The Girl Scouts of Gateway Council recently presented the 27th annual Women of Distinction awards, recognizing the professional accomplishments and services of women of Northeast Florida.
Six Jacksonville women were honored at the fundraising event, which generated proceeds to support the Girl Scout Leadership Program for area girls. This year’s honorees included retired educator Cheryl Bryan, BB& T market President Debbie Buckland, Jacksonville University First Lady Stephanie Cost, JEA Director of Strategy Development and Execution Vickie Cavey, AT& T Florida Regional Director of External Affairs Heather Duncan, and Florida Blue Foundation Director of Grants and Programs Velma Monteiro-Tribble. The honorees were chosen by event volunteers, staff of the council and a representative of the council’s board of directors.
Mary Anne Jacobs, CEO of Girl Scouts of Gateway Council, said the celebration creates an opportunity to see the impact of the Girl Scouts’ leadership program and to see women in business reconnect with their roots as scouts.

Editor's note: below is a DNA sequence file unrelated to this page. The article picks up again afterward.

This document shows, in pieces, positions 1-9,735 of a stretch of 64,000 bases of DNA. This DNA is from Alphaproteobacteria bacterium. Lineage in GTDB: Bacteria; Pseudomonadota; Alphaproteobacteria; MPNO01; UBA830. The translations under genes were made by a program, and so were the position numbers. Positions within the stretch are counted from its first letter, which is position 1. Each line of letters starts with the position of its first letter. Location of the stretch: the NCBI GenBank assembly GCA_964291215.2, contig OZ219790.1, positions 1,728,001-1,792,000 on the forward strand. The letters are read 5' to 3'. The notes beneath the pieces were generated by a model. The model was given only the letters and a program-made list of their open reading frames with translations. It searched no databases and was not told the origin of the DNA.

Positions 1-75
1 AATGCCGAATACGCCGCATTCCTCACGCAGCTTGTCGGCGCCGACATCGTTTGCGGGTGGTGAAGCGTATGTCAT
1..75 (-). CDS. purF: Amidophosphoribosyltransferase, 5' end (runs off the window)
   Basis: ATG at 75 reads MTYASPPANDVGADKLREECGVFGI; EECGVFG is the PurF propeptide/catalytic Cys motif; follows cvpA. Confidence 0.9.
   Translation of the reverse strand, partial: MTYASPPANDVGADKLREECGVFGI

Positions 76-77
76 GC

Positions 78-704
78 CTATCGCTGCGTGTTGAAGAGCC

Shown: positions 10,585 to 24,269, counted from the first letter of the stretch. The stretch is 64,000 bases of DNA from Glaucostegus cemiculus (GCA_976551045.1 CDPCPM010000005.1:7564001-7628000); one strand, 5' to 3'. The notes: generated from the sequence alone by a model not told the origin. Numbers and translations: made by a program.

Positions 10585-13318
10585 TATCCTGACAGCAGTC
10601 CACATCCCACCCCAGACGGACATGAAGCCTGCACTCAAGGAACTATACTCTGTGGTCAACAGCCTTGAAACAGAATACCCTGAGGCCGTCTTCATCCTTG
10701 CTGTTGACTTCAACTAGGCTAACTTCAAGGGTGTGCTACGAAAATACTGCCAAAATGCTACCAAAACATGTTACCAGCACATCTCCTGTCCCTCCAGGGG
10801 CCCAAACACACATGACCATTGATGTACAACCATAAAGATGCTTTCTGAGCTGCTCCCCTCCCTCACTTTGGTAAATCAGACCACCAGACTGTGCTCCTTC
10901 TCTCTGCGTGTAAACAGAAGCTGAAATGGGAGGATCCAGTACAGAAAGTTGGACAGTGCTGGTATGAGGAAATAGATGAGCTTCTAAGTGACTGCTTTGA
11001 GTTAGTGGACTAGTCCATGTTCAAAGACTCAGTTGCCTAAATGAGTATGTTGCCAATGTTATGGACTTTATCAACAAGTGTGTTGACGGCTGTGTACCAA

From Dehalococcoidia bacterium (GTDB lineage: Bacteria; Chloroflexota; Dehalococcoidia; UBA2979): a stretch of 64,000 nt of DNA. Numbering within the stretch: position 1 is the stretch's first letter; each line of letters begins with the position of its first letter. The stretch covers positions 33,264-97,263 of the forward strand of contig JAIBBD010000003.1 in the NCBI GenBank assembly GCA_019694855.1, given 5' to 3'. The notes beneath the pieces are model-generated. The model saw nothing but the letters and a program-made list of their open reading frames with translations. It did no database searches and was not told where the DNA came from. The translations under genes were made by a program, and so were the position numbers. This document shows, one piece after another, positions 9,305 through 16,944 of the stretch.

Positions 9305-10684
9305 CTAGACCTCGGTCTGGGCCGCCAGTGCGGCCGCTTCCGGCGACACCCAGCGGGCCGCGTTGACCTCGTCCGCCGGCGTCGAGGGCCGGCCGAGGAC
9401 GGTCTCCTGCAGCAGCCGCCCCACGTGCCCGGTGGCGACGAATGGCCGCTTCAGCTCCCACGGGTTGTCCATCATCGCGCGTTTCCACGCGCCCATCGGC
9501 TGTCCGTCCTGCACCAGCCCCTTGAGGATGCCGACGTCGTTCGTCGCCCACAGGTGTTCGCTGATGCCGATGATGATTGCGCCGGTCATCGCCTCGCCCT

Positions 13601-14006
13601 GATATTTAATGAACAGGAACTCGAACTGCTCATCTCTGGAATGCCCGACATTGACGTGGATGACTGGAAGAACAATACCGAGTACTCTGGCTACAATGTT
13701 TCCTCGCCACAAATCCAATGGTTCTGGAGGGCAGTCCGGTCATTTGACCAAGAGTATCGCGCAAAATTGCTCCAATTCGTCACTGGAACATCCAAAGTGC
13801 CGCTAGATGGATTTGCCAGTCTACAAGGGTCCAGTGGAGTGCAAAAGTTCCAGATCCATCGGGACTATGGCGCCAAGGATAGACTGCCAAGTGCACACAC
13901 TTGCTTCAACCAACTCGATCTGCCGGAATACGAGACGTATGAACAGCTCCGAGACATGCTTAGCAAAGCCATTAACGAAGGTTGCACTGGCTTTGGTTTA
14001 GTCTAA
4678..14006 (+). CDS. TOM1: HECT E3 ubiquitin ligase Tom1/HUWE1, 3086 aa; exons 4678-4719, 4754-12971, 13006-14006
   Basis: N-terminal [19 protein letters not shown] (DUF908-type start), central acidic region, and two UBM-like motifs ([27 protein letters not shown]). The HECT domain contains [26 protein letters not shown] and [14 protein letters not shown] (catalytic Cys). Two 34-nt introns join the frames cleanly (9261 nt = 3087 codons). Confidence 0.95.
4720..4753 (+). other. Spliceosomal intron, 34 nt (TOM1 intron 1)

“Women across Northeast Florida connect with their girl scout experience during the annual Women of Distinction event,” Jacobs said. “It is rewarding to hear how participation in Girl Scouts helped prepare the honorees for leadership roles in our community.
“The research indicates Girl Scouts is the premier leadership development program for girls,” she continued, “Yet, the Women of Distinction event provides to the opportunity to see it firsthand.”
As part of the program, Jacobs said, the Girl Scouts of Gateway Council partnered ambassador girl scouts with the Women of Distinction award recipients to create an opportunity for the honorees to discuss career options and leadership paths with one another, continuing a cycle of growth started with the leadership programs the organization is known for. Her ultimate hope in recognizing the Women of Distinction honorees is for the community to acknowledge the success of women and continue to invest in the future of girls.
“At Girl Scouts, we have always known that girls are the key to our collective future,” Jacobs said. “One of the best things we can do as a community to ensure the long-term strength of Northeast Florida is to invest in girls.”